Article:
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  13. #13
    CC International Master Rhubarb's Avatar
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    Quote Originally Posted by Kevin Bonham
    I'll add that 39...Rb2 would only have won because White made a bad mistake with 39.Rc3. 39.Ra5 (intending to meet ...Rb2 with Re5) and Black is much better but lacking an obvious way to crash through.
    Yes, 39.Ra5 is a tougher defence. In fact it virtually forces 39...Re8 because if e3 goes, so does any advantage. My feeling is that Black's still winning, though, as there's lots of promotion-type tricks. E.g. 40.Rc3?? e2!; or 40.Rb1? Rf2! 41.Rxb3 (41.Ne2 Bc4; 41.Nd3 Bc2!) e2 42.Nd3 Rf1+ 43.Kd2 Rd1+; or 40.Ne2 Bc2 followed by Bd3. Black's default winning plan will be to play...Rf2, and some combination of ...Bc4 and/or ...e2 or Bc2/d3, and I don't really see how White can stop it, even if he gives up the a-pawn straight away.

  14. #14
    CC International Master Rhubarb's Avatar
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    Quote Originally Posted by Matthew Sweeney
    I am interested in the fact that everyone so far has looked at variations that refute or validate the principles that they value most.
    That's true, I made an assessment first and then went looking for variations to justify it. The thing about analysis is it lends an aura of objectivity to proceedings. In pre-engine days the young Kasparov used to publish reams of variations to justify his brilliancies against best defence in a search for chess perfection, and it was only analysts of the calibre of Timman, Hubner, Dvoretsky who would occasionally point out holes.

    Question: Is it the value that a player puts on various principles, that gives him his particular style?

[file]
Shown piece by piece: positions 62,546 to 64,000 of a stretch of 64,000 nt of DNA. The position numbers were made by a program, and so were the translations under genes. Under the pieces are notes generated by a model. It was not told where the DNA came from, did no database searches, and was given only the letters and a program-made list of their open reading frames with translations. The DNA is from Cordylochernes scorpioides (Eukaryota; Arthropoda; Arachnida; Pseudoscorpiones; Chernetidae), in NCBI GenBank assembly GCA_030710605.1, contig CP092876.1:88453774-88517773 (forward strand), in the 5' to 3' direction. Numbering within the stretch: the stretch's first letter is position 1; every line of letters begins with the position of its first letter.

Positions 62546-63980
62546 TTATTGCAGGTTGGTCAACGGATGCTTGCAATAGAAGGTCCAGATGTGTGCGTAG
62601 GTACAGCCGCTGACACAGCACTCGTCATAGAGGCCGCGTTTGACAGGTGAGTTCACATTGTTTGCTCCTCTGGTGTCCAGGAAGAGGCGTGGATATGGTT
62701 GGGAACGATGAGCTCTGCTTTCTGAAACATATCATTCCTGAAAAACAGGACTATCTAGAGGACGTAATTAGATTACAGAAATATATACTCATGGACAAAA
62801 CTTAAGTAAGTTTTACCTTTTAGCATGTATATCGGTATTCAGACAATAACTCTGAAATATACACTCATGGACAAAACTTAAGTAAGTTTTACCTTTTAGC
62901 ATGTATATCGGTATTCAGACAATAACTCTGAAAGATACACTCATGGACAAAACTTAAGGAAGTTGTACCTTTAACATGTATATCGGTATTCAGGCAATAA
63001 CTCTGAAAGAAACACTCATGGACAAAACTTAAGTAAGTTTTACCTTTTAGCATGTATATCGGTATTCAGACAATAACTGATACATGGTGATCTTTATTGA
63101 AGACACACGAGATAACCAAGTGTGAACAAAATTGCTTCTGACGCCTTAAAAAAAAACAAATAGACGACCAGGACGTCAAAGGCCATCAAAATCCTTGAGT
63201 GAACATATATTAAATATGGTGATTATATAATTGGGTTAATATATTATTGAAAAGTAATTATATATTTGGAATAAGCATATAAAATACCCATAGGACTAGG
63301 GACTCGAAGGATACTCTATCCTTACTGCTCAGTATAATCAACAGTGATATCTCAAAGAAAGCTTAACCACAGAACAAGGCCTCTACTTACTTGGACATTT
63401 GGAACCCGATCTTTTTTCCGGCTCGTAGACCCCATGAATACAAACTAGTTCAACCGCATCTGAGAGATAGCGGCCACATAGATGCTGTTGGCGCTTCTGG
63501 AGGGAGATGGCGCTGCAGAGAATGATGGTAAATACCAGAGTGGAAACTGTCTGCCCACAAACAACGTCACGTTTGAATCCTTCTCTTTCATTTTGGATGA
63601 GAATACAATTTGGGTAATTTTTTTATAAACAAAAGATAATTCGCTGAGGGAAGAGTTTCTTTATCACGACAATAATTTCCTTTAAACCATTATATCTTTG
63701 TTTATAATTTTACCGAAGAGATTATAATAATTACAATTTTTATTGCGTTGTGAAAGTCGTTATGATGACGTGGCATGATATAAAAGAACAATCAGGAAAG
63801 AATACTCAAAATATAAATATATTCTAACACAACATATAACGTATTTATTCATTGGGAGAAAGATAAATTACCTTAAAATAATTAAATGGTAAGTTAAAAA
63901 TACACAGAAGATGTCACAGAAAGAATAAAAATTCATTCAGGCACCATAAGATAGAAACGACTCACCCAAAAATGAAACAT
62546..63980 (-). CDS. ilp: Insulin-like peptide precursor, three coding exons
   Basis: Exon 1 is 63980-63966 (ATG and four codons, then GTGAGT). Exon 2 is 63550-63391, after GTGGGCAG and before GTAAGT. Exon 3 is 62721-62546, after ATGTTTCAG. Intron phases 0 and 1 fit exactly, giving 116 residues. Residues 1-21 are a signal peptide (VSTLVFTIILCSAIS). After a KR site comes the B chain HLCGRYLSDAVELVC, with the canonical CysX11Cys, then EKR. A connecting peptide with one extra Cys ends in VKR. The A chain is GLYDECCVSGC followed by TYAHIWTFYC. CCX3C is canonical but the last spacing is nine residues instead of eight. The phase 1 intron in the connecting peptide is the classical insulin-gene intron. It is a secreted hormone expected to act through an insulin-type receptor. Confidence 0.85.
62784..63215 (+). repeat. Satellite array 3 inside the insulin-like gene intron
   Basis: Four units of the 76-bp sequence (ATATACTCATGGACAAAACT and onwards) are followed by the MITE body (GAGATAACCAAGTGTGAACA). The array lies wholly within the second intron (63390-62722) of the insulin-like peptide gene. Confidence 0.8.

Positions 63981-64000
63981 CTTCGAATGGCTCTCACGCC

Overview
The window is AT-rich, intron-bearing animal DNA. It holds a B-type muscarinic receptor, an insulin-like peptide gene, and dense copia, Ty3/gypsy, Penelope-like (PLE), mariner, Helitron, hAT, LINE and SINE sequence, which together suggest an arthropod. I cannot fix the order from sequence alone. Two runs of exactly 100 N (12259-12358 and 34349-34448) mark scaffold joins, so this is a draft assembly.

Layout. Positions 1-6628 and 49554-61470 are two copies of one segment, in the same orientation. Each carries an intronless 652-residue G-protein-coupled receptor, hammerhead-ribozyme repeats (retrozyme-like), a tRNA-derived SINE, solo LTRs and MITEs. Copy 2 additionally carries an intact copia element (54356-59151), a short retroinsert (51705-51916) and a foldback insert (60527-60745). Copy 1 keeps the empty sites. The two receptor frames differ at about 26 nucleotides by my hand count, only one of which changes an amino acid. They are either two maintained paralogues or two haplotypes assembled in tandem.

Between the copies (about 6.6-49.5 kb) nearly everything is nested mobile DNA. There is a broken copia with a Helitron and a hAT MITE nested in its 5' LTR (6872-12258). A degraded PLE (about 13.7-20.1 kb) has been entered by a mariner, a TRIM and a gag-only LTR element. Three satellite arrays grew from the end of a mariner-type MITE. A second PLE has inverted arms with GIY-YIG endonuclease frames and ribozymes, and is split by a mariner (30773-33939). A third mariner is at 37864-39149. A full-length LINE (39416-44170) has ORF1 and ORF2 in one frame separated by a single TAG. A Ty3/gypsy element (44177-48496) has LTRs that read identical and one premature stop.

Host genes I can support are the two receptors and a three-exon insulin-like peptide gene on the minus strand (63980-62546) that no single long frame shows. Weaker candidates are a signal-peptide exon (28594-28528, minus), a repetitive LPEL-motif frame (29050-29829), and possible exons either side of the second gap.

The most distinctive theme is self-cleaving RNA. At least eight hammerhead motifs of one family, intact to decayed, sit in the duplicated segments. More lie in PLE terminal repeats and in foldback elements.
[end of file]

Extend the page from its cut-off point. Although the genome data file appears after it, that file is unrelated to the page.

But the stronger the player, the more likely "value" in the above sentence will become "preference".

    Question: Does style control the direction of the game, and the ultimate destination of W/L/D.
    Quote Originally Posted by Kevin Bonham
    Often yes and often no respectively. It is easy to get hoist on your stylistic predelictions, but it won't happen against a much weaker player too often. I think the stronger players have a much better idea of the need to apply different styles to different positions - of when it's time to simplify and when it's time to keep pieces on and keep attacking. Below 1500 level there are lots of players who either attack when it is suicidal or else fail to counter-attack when it is the only way to protect the position, in both cases because anything else isn't in their style - they are too one-speed aggressive or cautious.
    Yes, I'd agree with all of this. On a philosophical note, I think that a "perfectly" played game should be a draw, but that there would be many paths to this draw encompassing different stylistic choices.

    Question: Is it the style that wins in the long run, or tactical mistakes that loses in the immeadiate play.
    The thing about tactical mistakes is they always take precedence over stylistic or positional considerations. If you look at Karpov's finest positional wins, it's easy to miss just how fine a tactician he has to be to keep everything under control. I got this feeling recently in the Australian Masters when Johansen put me under the squeeze.

  15. #15
    CC resident nutcase Trent Parker's Avatar
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    Thanks for the comments peoples! even those not directly related to the game

    Today i had a win with the white pieces against T.Accola
    I played a knight sac which perhaps looking at it afterwards might have been dubious but he didnt take my offer which enabled me to force mate.



    Tparker - Accola,T [B07]
    NSW U1600